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What financial inclusion obstacle are we supporting low-income people to navigate? What financial capability are we attempting to enable or develop? What – gives you access to MFO’s select publications organized around the content of a financial education curriculum or training manual. You can also gain access to the full set of Global Financial Education Program materials here.

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Revisited: COVID-19 Precautions in Bangladesh’s Garment Factories

In this week’s Garment Worker Diaries blog, Revisited: COVID-19 Precautions in Bangladesh’s Garment Factories, we take a look back at the COVID-19 precautions factories were enacting in the early days of the pandemic, and compare those data to the results from another set of survey questions we just posed to workers in December.

Based on the workers’ observations, factories have relented somewhat in their enforcement of COVID-19 safety related practices over the past seven months. Garment workers too seem slightly less attuned to COVID-19 precautionary culture.

We also asked garment workers some new questions in December we hadn’t asked them in May, which included gauging their fear of losing their job due to COVID-19.

If there is anything in the blog that we did not cover and which you’d like to know about, please write us your thoughts at We can also pose questions directly to the workers themselves if there is anything specific you’d like more information about.

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Boarding the Digital Lifeboat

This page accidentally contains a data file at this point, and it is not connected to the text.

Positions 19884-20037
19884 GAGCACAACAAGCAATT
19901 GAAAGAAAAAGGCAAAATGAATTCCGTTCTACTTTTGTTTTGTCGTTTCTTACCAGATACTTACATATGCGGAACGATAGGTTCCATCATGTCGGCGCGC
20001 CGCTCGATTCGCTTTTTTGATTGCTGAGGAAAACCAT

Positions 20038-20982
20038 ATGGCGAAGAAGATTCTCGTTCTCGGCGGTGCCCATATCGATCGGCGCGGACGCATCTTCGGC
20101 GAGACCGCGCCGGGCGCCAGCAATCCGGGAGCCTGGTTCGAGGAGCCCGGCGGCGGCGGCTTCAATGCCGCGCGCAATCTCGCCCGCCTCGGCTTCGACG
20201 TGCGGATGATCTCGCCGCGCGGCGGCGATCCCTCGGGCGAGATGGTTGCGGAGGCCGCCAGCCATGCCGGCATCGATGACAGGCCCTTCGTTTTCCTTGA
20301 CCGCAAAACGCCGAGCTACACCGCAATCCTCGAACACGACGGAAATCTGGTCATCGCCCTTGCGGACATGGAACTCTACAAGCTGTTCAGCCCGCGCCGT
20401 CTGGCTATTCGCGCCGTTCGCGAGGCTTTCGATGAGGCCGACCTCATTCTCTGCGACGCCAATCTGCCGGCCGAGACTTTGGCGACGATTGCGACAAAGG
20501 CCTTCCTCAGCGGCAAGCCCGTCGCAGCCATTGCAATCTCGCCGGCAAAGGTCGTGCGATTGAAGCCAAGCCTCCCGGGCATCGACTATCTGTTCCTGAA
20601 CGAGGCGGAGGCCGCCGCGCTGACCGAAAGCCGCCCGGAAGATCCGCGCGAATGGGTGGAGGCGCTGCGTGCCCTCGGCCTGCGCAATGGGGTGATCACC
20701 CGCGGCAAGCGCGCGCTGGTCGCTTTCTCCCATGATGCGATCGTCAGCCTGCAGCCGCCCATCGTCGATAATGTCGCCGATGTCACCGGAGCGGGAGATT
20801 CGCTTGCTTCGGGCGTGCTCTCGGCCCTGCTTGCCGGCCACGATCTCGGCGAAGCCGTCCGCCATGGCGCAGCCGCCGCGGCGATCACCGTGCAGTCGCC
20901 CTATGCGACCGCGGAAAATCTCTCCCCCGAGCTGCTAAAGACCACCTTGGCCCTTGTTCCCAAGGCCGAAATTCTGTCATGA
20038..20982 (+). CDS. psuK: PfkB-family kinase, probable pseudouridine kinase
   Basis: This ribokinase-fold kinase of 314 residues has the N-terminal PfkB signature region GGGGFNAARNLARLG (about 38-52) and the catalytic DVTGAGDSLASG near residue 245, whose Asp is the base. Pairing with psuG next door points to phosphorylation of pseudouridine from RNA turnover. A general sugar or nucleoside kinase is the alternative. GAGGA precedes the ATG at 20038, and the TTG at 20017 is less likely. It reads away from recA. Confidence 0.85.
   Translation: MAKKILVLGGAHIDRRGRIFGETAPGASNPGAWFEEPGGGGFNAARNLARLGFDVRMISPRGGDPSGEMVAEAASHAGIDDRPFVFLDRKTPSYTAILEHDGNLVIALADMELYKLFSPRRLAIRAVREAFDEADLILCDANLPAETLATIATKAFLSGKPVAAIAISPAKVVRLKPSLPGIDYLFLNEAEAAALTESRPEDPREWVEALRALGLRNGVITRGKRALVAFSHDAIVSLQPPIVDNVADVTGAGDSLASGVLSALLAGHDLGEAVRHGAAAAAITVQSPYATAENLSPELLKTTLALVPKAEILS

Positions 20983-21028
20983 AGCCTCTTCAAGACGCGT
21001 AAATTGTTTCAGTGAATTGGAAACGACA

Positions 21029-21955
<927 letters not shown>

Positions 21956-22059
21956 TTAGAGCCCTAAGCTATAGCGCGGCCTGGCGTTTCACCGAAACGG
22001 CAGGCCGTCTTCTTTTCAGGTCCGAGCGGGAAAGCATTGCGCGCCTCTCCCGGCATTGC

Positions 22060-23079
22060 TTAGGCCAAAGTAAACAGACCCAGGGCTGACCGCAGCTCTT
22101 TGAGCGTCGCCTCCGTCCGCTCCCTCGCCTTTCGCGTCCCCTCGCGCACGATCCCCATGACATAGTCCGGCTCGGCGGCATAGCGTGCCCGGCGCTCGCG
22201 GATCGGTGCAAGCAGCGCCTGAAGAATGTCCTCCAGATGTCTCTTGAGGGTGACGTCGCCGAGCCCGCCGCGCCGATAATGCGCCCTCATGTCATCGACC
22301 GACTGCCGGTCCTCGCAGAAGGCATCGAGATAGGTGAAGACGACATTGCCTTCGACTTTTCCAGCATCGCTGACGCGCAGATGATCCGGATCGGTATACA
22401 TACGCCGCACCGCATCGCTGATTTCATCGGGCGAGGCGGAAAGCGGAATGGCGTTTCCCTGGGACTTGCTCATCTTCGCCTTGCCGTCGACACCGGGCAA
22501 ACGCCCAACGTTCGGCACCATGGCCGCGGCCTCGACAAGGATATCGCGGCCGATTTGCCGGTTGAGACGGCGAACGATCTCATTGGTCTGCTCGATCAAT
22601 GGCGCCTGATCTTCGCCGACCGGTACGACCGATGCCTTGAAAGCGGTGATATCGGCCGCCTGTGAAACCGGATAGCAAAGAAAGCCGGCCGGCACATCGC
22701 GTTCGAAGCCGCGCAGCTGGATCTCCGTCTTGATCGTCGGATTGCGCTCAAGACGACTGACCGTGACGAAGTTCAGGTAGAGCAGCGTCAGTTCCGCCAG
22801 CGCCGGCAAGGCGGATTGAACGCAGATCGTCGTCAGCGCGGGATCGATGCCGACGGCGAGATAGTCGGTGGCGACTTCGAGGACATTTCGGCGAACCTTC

In our first Garment Worker Diaries blog for 2021, Boarding the Digital Lifeboat, we focus on the support, and perceived support, that garment workers in Bangladesh received last year as their wages were digitized. In the Spring of 2020 the COVID-19 pandemic convinced the Bangladeshi government to send out monetary assistance payments to garment-producing factories, which would be passed on to workers. Among other factors, social distancing requirements obliged that these payments be paid out digitally, keeping workers from having to stand in line in close-quartered factories to receive cash payments. The Spring of 2020 would have marked the first time most of these workers received a digital wage instead of cash.

Businesses and governments can do a lot to ease that transition, and to instill trust in new processes. Our data suggest that there were support systems in place, but that perhaps the systems were not comprehensive enough to reach all workers; or, that the systems were not convincing enough to win the buy-in from all workers.

In a time when further government support for the garment industry (paid out digitally) may or may not be needed, there are important lessons to learn here about how factory managers and government officials can ensure that workers both acknowledge the assistance they are receiving, and are able to feel empowered to take part in a new way of life.

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November 2020 Update: Another Support Package for the Garment Industry?